dispatches & explored

Diamonds in the Rough, Part 2

Wherein We Discuss Yet More Abandoned Trail Camps of the Ojai RD

Today let’s discuss (abandoned) trail camps in questionable locations. Not necessarily safety-wise, but just plain “why would one set a camp here?”-wise.

Some, over time, have sort of Darwined their way out, regardless of USFS plans for the sites. This is probably best-illustrated by Beartrap No. 2 along what is now the Gene Marshall/Piedra Blanca NRT, and Three Pines along the Chorro Grande Trail. Both were wiped out in the floods of 1974 (Three Pines was flooded out on an almost-annual basis, which is why it was on the Forest Service hit-list when the flood removed it “on schedule” without expense to the tax-payers).

Amongst those still in decent repair, one of the most ridiculously accessible — and yet nearly untouched — trail camps is the “original” Ortega trail camp along the Ortega motorcycle trail. Labeled “Ortega Vieja” on Conant’s map, the site sits along the headwaters of Cannon Creek and was supplanted by the current Ortega (motorcycle) camp further north. Dirtbikers seem to use the trail so infrequently I find this route to be a pretty fair (albeit dry) little trek.

Original Ortega Site No. 1As for the camp itself … well, truth be told, it seems a strange spot for a site to be placed. It neither takes advantage of the shelter afforded by the boulder field just up-trail, nor does it feature a reliable water source (nor more than two persons’ worth of bivouac space, and good luck staking a tent in all that stone!). I can’t blame the motorcycle enthusiasts for putting in the work to build the other site where they did.

Just up the slopes to the NE is Dry Lakes Ridge. The two sites there that were given up in the 70s bore the creative names of Dry Lakes East and (yes) Dry Lakes West. The Western site (mentioned in the previous post) is a nice spot, located (to using Magney’s nomenclature) on the western edge of Basin 3A. And while “Dry Lakes Ridge” is a bit of misnomer in that the sage- and grass-filled basins weren’t/aren’t actually lake beds, the part they got right was the “Dry.” There’s no reliable water along this ridge. So while the West camp has a nice meadow and trees going for it, the East camp (reduced now to a bare patch of earth and a rock fire ring) isn’t very enticing.

NB: Like many of the sites that were lost to the ages in this area of the southern Los Padres, the East and West Dry Lakes sites only appeared intermittently on the LPNF Visitor’s Map (e.g., they do not appear on the 1967 map, but were shown on the 1968 and 1969 editions … only to again be dropped for the 1972 maps … check out the map tacked to the wall up at the Thorn Point Lookout and you’ll see what I mean).

Basins in View

View Westward Toward Basin 1, Dry Lakes Ridge. East Camp is on the right (north) edge.

The first edition of Gagnon’s tome provided something a “to-do list” for area hikers who revel in seeking out these now-abandoned sites (*raises hand*), especially now that his guide is well into its fourth decade. In future installments of “Diamonds in the Rough” we’ll discuss Alder-Sespe and Sweetwater on the old Devils Gate (20W14) route — both are “gone” in terms of amenities, but the sites themselves are still fine bivouac/guerrilla sites — as well as a number of sites in the eastern Sespe Wilderness.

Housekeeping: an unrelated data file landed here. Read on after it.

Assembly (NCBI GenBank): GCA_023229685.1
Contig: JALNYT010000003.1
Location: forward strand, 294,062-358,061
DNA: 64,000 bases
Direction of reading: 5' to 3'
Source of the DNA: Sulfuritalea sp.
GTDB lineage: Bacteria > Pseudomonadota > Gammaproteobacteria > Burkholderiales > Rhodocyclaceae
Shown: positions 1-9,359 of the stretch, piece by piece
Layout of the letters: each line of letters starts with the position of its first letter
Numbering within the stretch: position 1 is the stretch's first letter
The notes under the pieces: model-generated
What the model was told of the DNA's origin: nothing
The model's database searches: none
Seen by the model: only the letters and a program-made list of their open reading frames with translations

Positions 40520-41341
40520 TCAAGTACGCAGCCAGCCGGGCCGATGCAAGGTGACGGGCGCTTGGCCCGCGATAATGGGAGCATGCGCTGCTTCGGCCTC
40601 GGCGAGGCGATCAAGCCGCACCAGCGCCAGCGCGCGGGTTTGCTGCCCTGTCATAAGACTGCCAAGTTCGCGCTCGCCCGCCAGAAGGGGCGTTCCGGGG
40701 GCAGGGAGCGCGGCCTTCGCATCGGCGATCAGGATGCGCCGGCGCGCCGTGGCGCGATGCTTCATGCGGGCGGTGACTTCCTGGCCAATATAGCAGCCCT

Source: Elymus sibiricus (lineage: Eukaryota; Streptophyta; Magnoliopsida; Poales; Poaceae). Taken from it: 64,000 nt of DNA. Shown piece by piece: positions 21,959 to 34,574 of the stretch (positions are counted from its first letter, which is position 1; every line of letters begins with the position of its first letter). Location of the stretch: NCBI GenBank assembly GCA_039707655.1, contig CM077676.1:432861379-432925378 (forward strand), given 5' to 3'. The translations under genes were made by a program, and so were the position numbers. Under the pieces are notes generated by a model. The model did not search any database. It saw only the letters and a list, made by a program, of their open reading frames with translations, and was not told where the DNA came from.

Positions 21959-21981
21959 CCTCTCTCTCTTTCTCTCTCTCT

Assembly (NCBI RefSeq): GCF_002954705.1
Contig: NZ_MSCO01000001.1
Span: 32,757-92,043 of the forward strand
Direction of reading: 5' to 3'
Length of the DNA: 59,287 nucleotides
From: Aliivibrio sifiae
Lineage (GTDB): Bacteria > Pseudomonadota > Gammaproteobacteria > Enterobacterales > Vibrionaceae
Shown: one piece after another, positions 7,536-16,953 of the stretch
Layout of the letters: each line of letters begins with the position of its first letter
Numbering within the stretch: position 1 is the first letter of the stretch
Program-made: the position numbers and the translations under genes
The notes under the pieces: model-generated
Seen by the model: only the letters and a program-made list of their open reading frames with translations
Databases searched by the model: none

“Would you say the Agua Blanca and Cobblestone Trails had a plethora of primitive camps?”

“Oh, si, El Guapo, I would say they had a plethora …”

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4 Responses to Diamonds in the Rough, Part 2

  1. Eric says:

    Was it standard for the FS to publish new maps every year?

    I’m really enjoying these informative posts.

    Eric

  2. Eric says:

    Maybe you’ll address it in upcoming posts, but I’ve wondered about a few other camps. Like The Hartman Guard Station, just past Willett. When I went by it earlier this year it seemed like a normal campsite. Was there ever really a “Guard Station” there? What did it guard? When was it abandoned (’74?)? It was on the ’69 FS map (thanks). Was there a ranger stationed there? If there was, why didn’t it play a factor in the Sespe Tragedy? Thanks again.

    Eric

    • craig says:

      Re: Hartman Station, the 1984 edition of Burtness’s guide sheds a bit of light: “This site was once occupied by a squatter named Hartman (no relation to the owners of the Hartman Ranch). A U.S. Forest Service field station was established here around 1925 but was later destroyed, probably by the Matilija fire in 1932.” I’d venture to say even if the station survived the Matilija conflagration, it almost certainly wasn’t staffed by the winter of 1969.

  3. craig says:

    Re: the USFS visitor maps, I don’t believe they were published every year (but they were free for many years!).
    I get the impression enough was changing in the 60s and 70s they had to revise the maps with greater frequency (hence the 67, 68, and 69 sequence … versus if you compare the 2005 with the current 2008, you’ll note very few changes indeed).
    Before the 67, the next previous I’ve seen was the 1950 edition. After the 1972 map, the next I know of were the 78, 79, and 84 series. Does anybody have any other input on this?

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